Oliver Cromwell (1656-58), Gold Broad of twenty shillings dies by Simon, issued 1656 and minted in Pierre Blondeau’s Drury house, London mint. Laureate head left, legend with toothed border surrounding, OLIVAR. D. G. R P. ANG. SCO. ET. HIB. & PRO. Rev, crowned quartered shield of arms of the Protectorate, date either side of crown, legend and toothed border surrounding, legend reads PAX. QVÆRITVR. BELLO., straight grained edge, 9.08g (Schneider 367; WR 39 R2; N.2744; S.3225). Choice extremely fine with proof like fields with underlying brilliance.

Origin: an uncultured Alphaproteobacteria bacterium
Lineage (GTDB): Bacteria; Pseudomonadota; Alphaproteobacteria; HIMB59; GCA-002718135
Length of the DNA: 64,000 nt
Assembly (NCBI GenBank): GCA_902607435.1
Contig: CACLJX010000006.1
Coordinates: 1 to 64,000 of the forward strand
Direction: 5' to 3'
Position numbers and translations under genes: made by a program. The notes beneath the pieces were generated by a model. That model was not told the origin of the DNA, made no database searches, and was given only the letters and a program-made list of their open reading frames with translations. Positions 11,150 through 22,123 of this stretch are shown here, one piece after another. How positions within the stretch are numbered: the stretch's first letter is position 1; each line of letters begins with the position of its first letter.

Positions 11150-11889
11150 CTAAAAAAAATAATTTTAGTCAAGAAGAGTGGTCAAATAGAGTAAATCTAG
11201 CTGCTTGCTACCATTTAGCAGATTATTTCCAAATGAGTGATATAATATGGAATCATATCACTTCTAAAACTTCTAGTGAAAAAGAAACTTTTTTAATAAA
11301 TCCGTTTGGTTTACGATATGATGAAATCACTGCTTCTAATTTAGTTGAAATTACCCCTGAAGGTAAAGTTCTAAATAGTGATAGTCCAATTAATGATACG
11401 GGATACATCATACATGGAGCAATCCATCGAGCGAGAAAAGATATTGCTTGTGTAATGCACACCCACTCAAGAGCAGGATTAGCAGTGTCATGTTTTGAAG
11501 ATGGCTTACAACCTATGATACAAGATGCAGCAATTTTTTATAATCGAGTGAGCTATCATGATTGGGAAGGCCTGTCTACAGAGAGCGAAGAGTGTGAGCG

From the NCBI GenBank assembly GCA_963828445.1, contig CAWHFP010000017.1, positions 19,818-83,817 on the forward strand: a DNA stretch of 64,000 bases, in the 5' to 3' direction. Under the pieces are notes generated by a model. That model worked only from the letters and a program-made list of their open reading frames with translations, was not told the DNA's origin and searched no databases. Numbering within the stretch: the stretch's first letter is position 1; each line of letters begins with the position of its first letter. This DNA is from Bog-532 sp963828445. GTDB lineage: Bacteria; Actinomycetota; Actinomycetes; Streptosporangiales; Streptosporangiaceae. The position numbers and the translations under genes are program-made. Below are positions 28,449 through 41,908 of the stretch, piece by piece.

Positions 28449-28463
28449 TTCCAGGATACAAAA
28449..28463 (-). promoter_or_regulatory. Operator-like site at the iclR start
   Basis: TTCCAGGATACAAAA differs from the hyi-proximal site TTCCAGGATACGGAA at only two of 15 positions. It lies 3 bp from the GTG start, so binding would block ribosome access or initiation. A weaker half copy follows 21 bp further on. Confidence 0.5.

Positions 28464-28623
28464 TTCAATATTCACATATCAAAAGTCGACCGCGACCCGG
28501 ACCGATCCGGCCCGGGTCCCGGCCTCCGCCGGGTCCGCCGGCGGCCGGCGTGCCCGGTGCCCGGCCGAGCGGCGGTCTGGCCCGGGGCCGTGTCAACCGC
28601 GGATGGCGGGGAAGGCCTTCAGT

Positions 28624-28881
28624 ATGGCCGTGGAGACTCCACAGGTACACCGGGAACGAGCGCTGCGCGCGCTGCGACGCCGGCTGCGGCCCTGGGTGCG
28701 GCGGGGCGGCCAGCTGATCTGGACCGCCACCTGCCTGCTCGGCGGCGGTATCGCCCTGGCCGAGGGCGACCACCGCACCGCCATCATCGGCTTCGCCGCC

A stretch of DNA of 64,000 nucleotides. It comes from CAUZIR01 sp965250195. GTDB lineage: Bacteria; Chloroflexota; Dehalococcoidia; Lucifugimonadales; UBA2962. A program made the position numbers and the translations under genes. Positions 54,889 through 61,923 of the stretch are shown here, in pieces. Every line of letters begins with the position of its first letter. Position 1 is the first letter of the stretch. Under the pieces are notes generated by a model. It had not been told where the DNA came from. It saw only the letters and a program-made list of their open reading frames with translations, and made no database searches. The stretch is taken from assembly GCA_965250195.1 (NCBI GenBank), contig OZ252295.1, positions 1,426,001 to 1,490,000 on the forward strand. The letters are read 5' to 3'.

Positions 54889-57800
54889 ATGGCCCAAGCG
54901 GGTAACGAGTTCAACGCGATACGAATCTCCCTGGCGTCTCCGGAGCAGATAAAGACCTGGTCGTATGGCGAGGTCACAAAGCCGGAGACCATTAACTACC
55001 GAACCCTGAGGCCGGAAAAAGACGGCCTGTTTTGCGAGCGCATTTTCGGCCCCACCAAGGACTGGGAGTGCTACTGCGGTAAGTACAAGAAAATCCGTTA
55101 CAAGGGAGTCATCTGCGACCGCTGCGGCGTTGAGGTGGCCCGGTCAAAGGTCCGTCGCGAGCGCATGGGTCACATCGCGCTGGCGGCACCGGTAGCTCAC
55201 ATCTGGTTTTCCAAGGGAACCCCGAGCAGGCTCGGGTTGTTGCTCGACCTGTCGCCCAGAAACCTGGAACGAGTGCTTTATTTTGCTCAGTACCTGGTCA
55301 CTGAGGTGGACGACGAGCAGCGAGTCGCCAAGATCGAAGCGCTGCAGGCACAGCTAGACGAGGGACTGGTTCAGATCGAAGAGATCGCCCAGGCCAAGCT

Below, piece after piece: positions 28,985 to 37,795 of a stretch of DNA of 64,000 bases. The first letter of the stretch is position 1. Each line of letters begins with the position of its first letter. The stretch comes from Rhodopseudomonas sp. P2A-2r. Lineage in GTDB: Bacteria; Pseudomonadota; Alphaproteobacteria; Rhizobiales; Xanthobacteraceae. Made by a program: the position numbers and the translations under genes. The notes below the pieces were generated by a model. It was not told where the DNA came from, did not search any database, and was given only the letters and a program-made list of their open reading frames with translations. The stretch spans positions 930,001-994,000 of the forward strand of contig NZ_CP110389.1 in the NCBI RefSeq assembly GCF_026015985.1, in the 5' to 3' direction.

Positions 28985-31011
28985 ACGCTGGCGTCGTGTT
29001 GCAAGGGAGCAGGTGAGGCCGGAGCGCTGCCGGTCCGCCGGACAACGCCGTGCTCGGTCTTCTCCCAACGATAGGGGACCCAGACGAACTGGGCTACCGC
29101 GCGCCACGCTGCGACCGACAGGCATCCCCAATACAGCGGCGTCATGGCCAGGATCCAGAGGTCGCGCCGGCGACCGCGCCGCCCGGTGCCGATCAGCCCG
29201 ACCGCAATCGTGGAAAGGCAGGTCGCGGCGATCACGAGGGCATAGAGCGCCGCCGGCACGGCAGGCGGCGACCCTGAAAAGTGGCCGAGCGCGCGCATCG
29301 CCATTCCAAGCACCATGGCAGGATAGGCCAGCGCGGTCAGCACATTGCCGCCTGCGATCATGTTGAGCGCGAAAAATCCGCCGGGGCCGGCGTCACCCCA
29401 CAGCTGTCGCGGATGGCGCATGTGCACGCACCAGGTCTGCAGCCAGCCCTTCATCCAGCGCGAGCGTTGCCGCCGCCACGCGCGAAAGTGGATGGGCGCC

The Cromwell gold Broad of Twenty Shillings is a great rarity, especially in higher grades of preservation, and an historic memento from the era of England’s Civil War and its aftermath.Oliver Cromwell was born in April 1599 and was the father of nine children, two of whom died in infancy. The Civil War was the first and only war in British history to result in the abolition of the monarchy. After Cromwell and the forces of Parliament proved victorious, in January 1649 King Charles I was brought to trial for treason, on the grounds that he had fought against his subjects. Charles refused to recognise the court as having any power over him, and thus offered no defence. Appearing dignified but disdainful, by a majority of one (68 judges to 67) the King was condemned to death, and he was executed on January 30th at Whitehall London. Cromwell moved quickly, and he was instrumental in establishing the Commonwealth of England. From 1649 the coins struck during the Commonwealth have inscriptions in English in place of Latin, as a ‘more accurate’ expression of Protestantism. The cross of St George and the Irish harp replace the royal coat of arms. Eventually, Cromwell moved fully into the limelight. The Protectorate, with Oliver Cromwell as sole ‘Lord Protector’ was established in December 1653, and work on a new coinage featuring a portrait of Cromwell, complete with laurel wreath, was authorised two years or so later. These coins made an appearance in the period 1657-1658, but production was limited because of the sudden death of Cromwell on September 3rd 1658. The small number of Cromwellian portrait coins produced are of high quality and all were machine made, struck from dies by Thomas Simon (1618-1665) in the presses of the Frenchman Pierre Blondeau. These are sometimes described as ‘patterns’ but we have no reason to believe they were not intended to circulate. The obverse of the gold Twenty Shillings or Broad features the laureate head of Cromwell left, and the reverse has the crowned shield of the Protectorate. The edge is grained, there is an inverted obverse/reverse die axis. Ironically, the obverse and reverse legends are in Latin once again. This specimen is struck on a slightly thinner flan, which is acknowledged to be the rarer of the two types